For many Tennessee Aquarium guests, gazing into the Secret Reef exhibit is as close to SCUBA diving as they’ll ever experience. But beginning May 25, visitors will be able to delve even deeper when Oceans 3D: Our Blue Planet premieres at the Tennessee Aquarium IMAX 3D Theater.
This new IMAX film takes audiences on an undersea adventure of a lifetime. Using OceanX’s research vessel, the Alucia, as the base of operations, the filmmakers hopscotched from the frigid waters of the earth’s polar regions to the brightly-lit tropical waters of Indo-Pacific. As the journey progresses, viewers are drawn into an unfolding story of the beauty and fragility of the ocean and its inhabitants.
A spectacular pod of Indo-Pacific Bottlenose Dolphins, leaping for joy through the surf, kick off this epic journey from the coastal shallows to deeper, more mysterious worlds.
One of the first stops is a vibrant coral reef. Although these underwater cities cover just 0.1 percent of the ocean’s surface area, they are a vital aquatic habitat that houses one quarter of all known sea creatures. Viewers will feel as though they’re SCUBA diving among the world’s most amazing reefs alongside the BBC Earth film crew that produced this underwater adventure.
As the adventure continues, they’ll encounter the ingenious Tuskfish. This colorful character actually carries hard-shelled clams to a coral outcrop, which it uses as a tool to crack open its favorite food.
The filmmakers were also able to capture another — previously undocumented — example of aquatic wit. During one memorable scene, viewers will watch in awe as the notoriously intelligent Common Octopus gathers shells and rocks in its suckers, creating a “suit of armor” to protect itself from sharks and other predators.
While Oceans 3D’s undersea tour primarily delves into the underwater environments from the Arctic Ocean to Antarctica, it also rises above the waves to capture incredibly intimate moments with creatures like Polar Bears, Walruses and Sea Otters that live at the interface of land and sea.
New ocean science and technology has allowed humans to travel deeper into the unknown than we ever dreamed. So to take audiences on the other end of the spectrum, the filmmakers made an unprecedented descent in a pair of submarines to capture the first footage of erupting methane volcanoes on the sea floor. The six-story IMAX screen will be filled by basketball-sized bubbles as they shoot out of the seabed almost one half-mile underwater.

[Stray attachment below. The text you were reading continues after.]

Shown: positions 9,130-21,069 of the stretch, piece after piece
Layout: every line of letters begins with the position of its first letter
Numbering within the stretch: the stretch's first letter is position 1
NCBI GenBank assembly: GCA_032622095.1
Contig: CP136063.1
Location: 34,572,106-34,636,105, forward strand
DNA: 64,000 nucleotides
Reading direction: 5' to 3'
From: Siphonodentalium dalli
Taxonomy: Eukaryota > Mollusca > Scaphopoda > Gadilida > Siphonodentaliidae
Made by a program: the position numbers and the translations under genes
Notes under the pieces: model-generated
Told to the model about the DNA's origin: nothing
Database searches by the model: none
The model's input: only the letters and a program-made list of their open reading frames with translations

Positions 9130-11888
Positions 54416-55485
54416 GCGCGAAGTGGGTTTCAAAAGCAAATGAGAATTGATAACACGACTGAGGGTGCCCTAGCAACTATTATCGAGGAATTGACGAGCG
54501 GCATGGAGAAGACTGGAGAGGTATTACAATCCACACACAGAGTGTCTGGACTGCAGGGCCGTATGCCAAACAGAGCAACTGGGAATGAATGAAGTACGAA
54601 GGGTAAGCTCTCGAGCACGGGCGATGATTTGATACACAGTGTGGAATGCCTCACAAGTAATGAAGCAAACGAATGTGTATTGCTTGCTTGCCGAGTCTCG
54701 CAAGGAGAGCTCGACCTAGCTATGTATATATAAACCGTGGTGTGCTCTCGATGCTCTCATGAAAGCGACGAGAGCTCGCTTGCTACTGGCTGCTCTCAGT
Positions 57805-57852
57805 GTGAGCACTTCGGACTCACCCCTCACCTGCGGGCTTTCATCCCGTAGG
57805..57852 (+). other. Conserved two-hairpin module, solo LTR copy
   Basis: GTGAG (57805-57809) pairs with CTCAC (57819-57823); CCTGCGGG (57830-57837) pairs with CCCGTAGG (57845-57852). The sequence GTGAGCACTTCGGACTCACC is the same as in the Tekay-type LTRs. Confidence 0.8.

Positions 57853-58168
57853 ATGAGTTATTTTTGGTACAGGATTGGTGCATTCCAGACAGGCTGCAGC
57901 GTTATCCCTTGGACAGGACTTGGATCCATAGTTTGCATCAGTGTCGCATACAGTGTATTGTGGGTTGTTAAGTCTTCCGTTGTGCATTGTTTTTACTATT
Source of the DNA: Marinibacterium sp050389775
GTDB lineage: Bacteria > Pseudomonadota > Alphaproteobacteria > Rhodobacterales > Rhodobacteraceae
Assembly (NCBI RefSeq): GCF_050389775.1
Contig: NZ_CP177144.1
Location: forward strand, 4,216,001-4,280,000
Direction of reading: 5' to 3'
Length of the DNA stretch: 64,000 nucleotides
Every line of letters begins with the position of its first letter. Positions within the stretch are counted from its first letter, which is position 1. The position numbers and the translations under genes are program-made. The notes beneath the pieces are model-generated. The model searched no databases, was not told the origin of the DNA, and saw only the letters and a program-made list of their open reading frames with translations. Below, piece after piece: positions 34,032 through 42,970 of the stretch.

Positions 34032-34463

“It has been an incredible experience to collaborate with BBC Earth on this film, which will give audience members unparalleled access into the world’s oceans and their fascinating inhabitants,” said Mark Dalio, founder and creative director of OceanX Media. “We are thrilled to showcase the complexity and majesty of our oceans, and to inspire the next generation of ocean pioneers, researchers and explorers.”
Oceans 3D: Our Blue Planet at the Tennessee Aquarium IMAX 3D Theater showtimes begin May 25 daily at noon, 4 and 6 p.m.
For more information or to purchase tickets online, visit https://www.tnaqua.org/imax
FILMING FACTS – Oceans 3D: Our Blue Planet
The Great Barrier Reef is the world’s largest living structure. It is made up of around 3,000 coral reefs and is larger in area than the entire United Kingdom
Kelp is one of the fastest growing organisms in the world - giant kelp can grow up to half a meter a day!
The common octopus is capable of behaviors so smart and sophisticated that scientists compare the sophistication of their activities to that of chimpanzees
It is thought that sea otters can spend their entire lives without leaving the water
More people have been to the moon than have been to the deepest parts of our oceans.